Recommended Watching: Aaron Rodger’s Ayahuasca Experience
- Aaron Rodgers is the quarterback for the Green Bay Packers.
- “It was going to the depths of my soul and hearing and feeling all that that self criticism, all that doubt, all that judgement, that I had placed on myself. And sitting with it for hours. With zero psychoactive experiences, nothing happening other than me and that voice in my head, on my shoulder, in my heart, in my body, saying you are not enough, you’re not worth it, you’re all these things. And sitting with the depth of that reality. And it was really really tough. And it broke me to the core. And I wrestled with it for hours.”
- “I had to surrender fully to the idea that everything I was telling myself was true. And that’s when it finally broke. I sat there on that mat, and I made peace with the possibility that all these lies I was telling myself, could possibly be true.”
- “It requires us to accept the thing that we’re afraid of or the thing that we’re resisting, and in the acceptance is the permission to transform.”
- The point here, as I understand it, is not that the medicine experience is trying to convince the one who drinks it that such things are fundamentally true. It is trying to get the drinker to to a place of acceptance and surrender. It is trying to induce the acceptance of a possibility. And strangely enough, it is that latter form of acceptance which induces the healing, the release from the suffering, and the realization of worthiness.
10 legendary musicians who never learned to read music
- Jimi Hendrix, Han Zimmer, Bob Dylan, Eric Clapton, and the Beatles are all on the list.
Excerpts From My Journal
If your problems have deep roots, you’re probably going to need to go into some deep places to solve them.
In general, there is a strong inverse relationship between how much a person likes you and the frequency with which you interrupt them when they are speaking.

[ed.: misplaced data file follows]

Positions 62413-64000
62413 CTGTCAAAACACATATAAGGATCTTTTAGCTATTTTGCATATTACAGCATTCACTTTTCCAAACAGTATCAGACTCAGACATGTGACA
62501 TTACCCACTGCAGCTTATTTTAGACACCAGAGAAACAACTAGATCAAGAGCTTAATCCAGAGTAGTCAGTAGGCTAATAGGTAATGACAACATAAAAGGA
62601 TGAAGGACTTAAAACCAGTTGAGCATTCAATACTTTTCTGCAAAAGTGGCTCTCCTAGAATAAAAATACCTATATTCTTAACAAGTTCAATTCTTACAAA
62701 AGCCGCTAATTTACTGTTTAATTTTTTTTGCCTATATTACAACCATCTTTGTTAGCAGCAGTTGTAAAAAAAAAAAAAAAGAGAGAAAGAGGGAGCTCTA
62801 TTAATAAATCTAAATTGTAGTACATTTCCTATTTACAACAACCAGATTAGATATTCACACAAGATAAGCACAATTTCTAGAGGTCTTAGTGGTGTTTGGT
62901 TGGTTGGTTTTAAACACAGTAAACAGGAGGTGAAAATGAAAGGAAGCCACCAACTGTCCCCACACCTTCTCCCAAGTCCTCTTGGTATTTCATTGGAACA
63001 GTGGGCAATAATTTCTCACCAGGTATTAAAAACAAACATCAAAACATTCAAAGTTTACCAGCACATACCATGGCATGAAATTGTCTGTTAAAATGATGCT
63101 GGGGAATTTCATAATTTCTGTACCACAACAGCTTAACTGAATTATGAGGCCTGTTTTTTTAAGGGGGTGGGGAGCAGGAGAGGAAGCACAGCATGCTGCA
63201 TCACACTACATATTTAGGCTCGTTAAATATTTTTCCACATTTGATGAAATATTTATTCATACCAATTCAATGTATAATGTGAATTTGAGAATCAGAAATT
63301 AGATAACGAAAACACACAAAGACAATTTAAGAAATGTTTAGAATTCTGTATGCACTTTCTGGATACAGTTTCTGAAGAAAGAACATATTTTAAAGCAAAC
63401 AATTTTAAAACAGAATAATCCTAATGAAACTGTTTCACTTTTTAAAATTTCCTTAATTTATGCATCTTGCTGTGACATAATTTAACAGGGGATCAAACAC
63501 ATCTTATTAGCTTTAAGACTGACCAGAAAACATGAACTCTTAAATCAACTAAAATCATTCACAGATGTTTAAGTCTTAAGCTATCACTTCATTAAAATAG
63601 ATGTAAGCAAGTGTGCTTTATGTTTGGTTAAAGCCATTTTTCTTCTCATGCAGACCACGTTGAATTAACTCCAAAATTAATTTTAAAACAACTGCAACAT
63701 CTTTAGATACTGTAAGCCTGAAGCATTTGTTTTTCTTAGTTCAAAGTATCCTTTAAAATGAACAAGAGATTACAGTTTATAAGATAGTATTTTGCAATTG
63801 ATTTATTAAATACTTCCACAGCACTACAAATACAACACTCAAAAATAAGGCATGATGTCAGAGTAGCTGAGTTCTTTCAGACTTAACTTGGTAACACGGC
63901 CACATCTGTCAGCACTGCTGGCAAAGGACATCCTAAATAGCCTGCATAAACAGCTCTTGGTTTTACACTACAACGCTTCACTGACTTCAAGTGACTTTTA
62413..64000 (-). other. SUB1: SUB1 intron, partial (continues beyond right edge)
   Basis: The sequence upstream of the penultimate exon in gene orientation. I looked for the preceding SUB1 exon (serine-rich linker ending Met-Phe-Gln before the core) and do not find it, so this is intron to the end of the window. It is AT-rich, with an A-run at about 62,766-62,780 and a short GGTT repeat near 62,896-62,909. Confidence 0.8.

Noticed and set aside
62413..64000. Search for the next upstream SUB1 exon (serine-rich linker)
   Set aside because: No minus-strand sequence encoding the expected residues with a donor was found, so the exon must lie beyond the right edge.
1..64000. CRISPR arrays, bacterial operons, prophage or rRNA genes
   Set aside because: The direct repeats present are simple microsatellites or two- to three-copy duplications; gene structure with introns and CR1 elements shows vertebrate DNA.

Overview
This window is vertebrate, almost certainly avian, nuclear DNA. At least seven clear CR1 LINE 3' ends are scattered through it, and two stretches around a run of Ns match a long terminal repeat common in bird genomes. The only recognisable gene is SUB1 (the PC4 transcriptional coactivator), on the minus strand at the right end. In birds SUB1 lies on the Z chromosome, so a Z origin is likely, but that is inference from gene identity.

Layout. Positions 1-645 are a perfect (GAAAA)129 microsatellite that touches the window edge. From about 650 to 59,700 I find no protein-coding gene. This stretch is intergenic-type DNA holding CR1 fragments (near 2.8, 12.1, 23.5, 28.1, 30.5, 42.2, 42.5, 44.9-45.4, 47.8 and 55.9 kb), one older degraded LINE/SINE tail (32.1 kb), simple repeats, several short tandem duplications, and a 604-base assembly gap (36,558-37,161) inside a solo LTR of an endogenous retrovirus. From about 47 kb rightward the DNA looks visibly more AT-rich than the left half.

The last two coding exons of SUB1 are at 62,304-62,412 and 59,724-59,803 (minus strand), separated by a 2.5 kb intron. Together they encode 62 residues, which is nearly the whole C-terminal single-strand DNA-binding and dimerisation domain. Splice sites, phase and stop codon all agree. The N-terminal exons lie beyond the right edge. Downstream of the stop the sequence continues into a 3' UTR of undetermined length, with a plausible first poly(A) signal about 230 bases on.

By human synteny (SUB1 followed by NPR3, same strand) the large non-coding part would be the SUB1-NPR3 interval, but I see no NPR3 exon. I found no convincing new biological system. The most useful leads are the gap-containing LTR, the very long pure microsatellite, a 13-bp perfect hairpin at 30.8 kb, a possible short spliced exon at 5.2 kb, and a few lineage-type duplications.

There are many forms of “privilege.” Money is probably the one that is referred to most often, but again, there are so many more. Health, intelligence, confidence, peace of mind, and a loving family, to name a few. And there are innumerable people with a tremendous amount of money who would trade most of it, if not all, for a little bit more of the latter varieties of “privilege.”
Your thoughts, to a large extent, are simply reflections of what you want to say. How can you get them to reduce in volume? How can you get them to settle down? One of the best ways out there, surprise surprise, is by saying them, either to another, or to a journal.
When I used to hear people speak about being “at peace” I thought what that looked like was a person staring out at a view, taking in their surroundings, and not thinking about much. And I still think that’s the case to some degree. But these days, I would say that the same could be said of someone who is playing an incredible guitar solo, or performing an act of extreme athleticism. These acts also stem from a place of peace. A state of mind in which there is no division. No argument between one fearful voice saying “don’t say that, you might sound stupid” or “don’t do that, if you do something bad might happen,” and another voice that is desperately screaming “this is what I want to say” or “this is what I want to do.” In my mind, that is what it means to be at peace.
Every tree, and every breath, is a quiet reminder of reality’s true nature.
The Claw, covered by Shane Hennessy